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By The Theatre Gay

Life can be confusing. Every day we are bombarded with stimuli from all directions. Life can be scary. Each moment we could suddenly and unexpectedly drop dead. Life is short. That goes without any explanation. But life is also beautiful, spectacular, unexpected and completely worth living. Especially if you’ve got a friend. And, despite the imminent death in the title, Rosencrantz and Guildenstern are Dead at the Folger Theatre is all about celebrating life. And friendship.

“If you look on every exit being an entrance somewhere else,” the Player King tells Rosencrantz and Guildenstern. This idea is at the core of Ros and Guil are Dead. Rosencrantz and/or Guildenstern, two minor characters in Shakespeare’s Hamlet, are summoned to Elsinore for a mission. Unfortunately, they can’t remember why they are called for, or what they’re purpose is. Suddenly, characters like Hamlet, Ophelia, and Claudius rush the stage, embroiled in their own pathos. Rosencrantz and Guildenstern are two hapless victims to the plot of one of Shakespeare’s famous tragedy. They try their best to understand what is happening to them, but their only guide, the Player King, proves to only be after one thing: his payment. Ros and Guil can only cling to each other and ride out their inevitable (and unknown to them) fate. And spoiler alert: Rosencrantz and Guildenstern do die, but not after a journey beautifully told by a fine set of actors.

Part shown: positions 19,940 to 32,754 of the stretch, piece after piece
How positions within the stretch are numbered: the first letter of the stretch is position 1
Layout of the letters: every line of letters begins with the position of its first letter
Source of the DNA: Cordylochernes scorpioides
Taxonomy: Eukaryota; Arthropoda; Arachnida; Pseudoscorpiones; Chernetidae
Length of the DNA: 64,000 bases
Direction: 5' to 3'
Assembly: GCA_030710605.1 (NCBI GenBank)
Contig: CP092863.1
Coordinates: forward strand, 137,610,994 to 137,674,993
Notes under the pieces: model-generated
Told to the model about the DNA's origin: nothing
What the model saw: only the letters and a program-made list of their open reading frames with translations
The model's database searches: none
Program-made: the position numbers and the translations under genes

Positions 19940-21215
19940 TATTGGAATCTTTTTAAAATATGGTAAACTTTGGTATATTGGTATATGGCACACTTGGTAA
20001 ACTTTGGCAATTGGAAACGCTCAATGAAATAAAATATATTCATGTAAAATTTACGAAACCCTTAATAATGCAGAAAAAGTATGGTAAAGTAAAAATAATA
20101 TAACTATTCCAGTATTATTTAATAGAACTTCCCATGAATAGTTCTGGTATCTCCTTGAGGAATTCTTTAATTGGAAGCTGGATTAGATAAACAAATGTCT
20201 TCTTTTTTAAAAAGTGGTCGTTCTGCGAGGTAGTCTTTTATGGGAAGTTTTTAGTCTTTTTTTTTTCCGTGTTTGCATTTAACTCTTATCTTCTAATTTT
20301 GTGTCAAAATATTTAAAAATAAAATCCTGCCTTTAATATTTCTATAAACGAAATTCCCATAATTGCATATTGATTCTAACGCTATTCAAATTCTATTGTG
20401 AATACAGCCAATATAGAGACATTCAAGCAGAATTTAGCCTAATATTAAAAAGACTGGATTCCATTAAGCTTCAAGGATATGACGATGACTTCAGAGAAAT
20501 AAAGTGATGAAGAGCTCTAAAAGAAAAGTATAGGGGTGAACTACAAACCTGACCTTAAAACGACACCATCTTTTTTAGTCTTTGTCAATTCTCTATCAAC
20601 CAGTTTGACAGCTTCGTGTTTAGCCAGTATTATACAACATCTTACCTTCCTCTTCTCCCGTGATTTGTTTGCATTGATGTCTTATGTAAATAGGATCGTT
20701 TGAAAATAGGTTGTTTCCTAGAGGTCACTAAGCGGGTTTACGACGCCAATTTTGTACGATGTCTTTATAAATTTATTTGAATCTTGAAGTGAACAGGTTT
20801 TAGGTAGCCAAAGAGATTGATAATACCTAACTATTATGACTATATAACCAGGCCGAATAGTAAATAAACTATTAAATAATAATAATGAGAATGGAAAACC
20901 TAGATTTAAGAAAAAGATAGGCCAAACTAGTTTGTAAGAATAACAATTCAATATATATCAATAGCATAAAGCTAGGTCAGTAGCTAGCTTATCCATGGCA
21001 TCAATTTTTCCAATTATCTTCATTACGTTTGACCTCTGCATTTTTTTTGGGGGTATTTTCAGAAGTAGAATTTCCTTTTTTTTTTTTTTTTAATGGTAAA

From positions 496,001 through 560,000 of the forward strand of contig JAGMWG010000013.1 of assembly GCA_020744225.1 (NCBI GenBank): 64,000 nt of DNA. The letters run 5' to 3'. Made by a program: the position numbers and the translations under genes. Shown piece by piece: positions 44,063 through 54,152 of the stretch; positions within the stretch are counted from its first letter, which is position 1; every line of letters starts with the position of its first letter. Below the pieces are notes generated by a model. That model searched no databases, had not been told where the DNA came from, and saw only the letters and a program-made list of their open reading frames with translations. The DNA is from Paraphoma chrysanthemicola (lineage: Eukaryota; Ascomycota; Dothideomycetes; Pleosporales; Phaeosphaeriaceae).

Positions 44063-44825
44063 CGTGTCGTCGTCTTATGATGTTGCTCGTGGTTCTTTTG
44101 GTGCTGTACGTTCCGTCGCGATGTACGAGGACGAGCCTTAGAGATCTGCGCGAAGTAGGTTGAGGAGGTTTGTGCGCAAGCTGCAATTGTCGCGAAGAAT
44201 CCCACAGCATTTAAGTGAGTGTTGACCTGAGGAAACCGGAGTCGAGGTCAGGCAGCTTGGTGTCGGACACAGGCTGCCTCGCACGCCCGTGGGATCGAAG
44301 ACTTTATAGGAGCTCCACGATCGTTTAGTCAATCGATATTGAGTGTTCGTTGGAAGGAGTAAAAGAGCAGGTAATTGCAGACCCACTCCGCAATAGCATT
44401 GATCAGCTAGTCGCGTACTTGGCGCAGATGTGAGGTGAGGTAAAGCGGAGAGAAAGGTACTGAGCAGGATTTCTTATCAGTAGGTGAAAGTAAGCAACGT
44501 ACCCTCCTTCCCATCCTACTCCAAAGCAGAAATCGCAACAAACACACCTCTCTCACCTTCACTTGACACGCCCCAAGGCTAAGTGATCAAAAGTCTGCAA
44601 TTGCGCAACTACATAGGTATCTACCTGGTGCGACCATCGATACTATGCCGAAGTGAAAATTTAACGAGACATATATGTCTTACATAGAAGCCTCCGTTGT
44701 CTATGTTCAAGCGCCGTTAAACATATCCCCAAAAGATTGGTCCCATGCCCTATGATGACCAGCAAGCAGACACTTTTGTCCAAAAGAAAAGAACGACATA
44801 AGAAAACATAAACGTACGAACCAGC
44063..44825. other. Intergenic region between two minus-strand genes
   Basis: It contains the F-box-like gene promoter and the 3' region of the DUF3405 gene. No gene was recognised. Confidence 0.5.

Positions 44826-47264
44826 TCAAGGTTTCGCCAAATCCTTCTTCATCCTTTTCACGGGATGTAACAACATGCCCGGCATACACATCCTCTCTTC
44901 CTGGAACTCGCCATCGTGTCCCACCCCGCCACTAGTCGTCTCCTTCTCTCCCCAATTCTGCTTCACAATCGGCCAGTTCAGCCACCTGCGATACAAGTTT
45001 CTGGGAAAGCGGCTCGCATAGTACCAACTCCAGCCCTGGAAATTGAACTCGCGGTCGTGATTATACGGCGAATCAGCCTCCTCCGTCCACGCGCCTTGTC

The bulk of this play falls on Rosencrantz, played by Romell Witherspoon, and Guildenstern, played by Adam Wesley Brown, and I know their names cause I read them in the program. Brown and Witherspoon started the play a bit rocky, but, to be honest, it’s a hard play to start. Almost immediately, Guildenstern launches into a philosophical soliloquy about chance. However, on the entrance of Ian Merrill Peakes as The Player, and his ensemble of Tragedians the play begins to gain momentum. Peakes stands out as the now dramatic, then dead-pan Player. His energy is contagious. Along with his Tragedians, he breathes life into the play about being offstage.

This isn’t to say the rest of the play is dead – just a bit dense in the first act. Brown and Witherspoon deliver some really beautiful speeches. Witherspoon, in particular, beautifully questions whether one would rather be alive in a box, or dead in one. And Brown’s description of life as a boat is quite poignant. However, what really brings out the best in these actors is each other. Their relationship is carefully crafted, and painstakingly honest. “I just wanted to make you happy,” Rosencrantz mentions to Guildenstern on their way to the gallows. I definitely welled up.

While very cerebral, Rosencrantz and Guildenstern is still a great time, and a poignant piece about life and those you meet along the way. While some move in and out of your life with great frequency, those who stick with you, make the journey worth taking. And speaking of journey, make your way over to the Folger Theatre to see this play before it sets off. You won’t be sorry you missed it.

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